Have you recently heard of flexible working hours, scattered workgroups, employees in different cities, home office, gig economy (which means smaller orders to freelancers and independent freelancers)? Call it what you like, the days of the good old ‘9-to-5 job’ are numbered and have long since ceased to be the norm in new business models.
Remote work can be a new business model, meaning that companies can build empires completely location-independent in a new and disruptive way. But this flexibility also has risks, both for employees and management, as the traditional distinction between office hours and absences fades.
For companies that rely on gig workers, there is a danger that new risks will only become known when something previously unforeseeable happens. If drivers are attacked by food delivery trucks on the road or professional dog walkers are chased, they could make headlines. Still, often it is the more intangible stress factors for workers in the new economy — isolation, insecurity, retreat — that employers should be careful about.
So what can be done to reduce these emerging risks?
Isolation is a severe risk for remote workers, whether you are a miner flying in from home or a contractor working from home. Separation from peers can hinder performance, not only because individuals miss the constant flow of company information and management interactions they experience around the proverbial water cooler, but because it can lead to depression.
It makes it harder to compare your performance with that of your team or colleagues or to feel convinced that you are doing enough to be helpful to your team and your bosses.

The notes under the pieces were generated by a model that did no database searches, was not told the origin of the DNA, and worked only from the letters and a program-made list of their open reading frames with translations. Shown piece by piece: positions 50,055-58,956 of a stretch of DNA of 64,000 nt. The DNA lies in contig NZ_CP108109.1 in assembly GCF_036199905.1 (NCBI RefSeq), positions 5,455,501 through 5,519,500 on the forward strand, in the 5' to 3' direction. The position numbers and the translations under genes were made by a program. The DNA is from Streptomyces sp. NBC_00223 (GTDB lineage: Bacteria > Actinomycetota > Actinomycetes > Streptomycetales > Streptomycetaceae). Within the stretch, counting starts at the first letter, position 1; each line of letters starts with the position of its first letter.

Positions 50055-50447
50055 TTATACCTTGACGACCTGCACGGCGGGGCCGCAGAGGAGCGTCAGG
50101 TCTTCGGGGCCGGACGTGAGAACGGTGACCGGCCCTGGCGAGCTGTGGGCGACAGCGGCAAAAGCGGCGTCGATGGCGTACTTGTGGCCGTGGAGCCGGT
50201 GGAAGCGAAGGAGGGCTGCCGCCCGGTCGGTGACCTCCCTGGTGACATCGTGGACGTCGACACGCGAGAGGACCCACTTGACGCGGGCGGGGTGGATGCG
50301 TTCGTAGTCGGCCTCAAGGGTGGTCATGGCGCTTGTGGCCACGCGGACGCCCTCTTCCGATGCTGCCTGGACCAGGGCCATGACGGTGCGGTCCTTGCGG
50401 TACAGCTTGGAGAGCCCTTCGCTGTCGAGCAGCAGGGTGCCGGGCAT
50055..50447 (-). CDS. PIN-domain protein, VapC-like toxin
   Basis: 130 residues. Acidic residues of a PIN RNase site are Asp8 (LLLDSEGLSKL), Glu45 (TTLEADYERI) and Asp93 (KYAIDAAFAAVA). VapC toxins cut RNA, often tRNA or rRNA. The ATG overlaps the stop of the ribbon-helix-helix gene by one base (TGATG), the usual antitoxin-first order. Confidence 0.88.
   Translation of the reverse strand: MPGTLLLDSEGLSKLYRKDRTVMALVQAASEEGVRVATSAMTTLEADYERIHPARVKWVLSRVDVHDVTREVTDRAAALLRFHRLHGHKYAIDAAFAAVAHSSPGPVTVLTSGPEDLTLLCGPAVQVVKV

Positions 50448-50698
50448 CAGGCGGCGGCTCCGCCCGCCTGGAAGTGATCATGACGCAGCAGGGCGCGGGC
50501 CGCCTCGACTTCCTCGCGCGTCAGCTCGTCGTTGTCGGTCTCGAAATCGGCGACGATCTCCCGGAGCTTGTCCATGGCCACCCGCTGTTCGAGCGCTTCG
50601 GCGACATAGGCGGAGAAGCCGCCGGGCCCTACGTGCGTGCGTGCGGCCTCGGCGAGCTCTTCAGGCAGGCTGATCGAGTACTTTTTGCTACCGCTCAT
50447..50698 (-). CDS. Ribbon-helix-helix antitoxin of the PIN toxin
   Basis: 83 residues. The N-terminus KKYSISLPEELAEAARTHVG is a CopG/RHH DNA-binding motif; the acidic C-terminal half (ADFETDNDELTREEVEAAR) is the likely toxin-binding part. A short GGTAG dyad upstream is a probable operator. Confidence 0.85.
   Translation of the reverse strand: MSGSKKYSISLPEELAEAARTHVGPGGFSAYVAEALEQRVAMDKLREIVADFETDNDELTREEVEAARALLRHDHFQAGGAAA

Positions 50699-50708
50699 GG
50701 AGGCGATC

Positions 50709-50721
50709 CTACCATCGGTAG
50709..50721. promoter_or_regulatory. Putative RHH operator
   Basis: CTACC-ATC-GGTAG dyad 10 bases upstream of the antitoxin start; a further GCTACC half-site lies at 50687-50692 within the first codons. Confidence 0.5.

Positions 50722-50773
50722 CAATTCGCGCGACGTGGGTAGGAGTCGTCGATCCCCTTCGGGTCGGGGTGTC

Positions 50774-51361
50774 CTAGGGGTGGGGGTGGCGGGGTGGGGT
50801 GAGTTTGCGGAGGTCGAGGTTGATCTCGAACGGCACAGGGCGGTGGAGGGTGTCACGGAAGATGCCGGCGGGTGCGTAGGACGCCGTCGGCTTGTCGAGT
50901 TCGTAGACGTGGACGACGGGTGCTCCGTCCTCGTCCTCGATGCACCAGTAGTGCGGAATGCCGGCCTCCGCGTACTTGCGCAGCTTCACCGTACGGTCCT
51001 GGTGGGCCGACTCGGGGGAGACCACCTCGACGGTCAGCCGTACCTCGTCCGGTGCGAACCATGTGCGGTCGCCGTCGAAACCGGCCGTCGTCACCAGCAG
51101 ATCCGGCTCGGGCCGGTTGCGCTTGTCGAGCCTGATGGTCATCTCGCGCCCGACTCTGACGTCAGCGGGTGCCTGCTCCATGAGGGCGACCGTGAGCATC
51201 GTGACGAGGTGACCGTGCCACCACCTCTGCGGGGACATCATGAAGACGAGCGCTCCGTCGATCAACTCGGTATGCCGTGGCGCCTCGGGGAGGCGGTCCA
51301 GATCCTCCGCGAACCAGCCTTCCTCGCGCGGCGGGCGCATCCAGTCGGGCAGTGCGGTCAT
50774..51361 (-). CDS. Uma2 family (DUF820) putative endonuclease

It can also undermine trust in the organization and the team, which can seriously hinder productivity and increase the risk of incidents, losses and other problems.
A Harvard Business Review study written this year by Joseph Grenny and David Maxfield found that employees in remote locations felt more betrayed, influenced by local colleagues, uninformed about changes that are going on in the project, and neglected when it came to fighting for their business people.
The use of video conferencing can help create a greater sense of inclusion. In essence, instant messaging is no substitute for face-to-face interactions or, in the worst case, for telephone conversations.
Author of Power Your Tribe: Christine Comaford writes that in turbulent times, increasing reward and recognition for your employees helps people feel valued. In contrast, increased involvement helps to reduce feelings of distrust and isolation.
SHARING INFORMATION AND PROCESSES
It has never been easier to share information: Whether you use online documents like Google Docs, cloud-based storage systems like Dropbox, a dedicated portal like SharePoint or a corporate intranet or VPN; all employees must have access to the documents, policies, communications channels, procedures, checklists and other information.
It’s also important to share other information, such as corporate updates, so smart companies can ensure that their meetings can be held online in the “town hall” style.
Communication is critical, so make sure your team is always in touch. Collaborative platforms can play an important role here, especially those designed with the workplace in mind.
The most important thing for risk management is that you communicate policies and procedures clearly and effectively and ensure that employees follow. Measures can include training workers to take responsibility for improving their safety — as proposed for food suppliers such as Deliveroo and Foodora — as well as monitoring workers and obtaining feedback from customers and partners.
Data can play a significant role here. Digital inclusion, social media monitoring and peer or customer reviews make it easier for employees to understand what is required of them, what risks they might take, and how to deal with them.
So all in all:
- Meet regularly
- Share information and processes
- Formulate expectations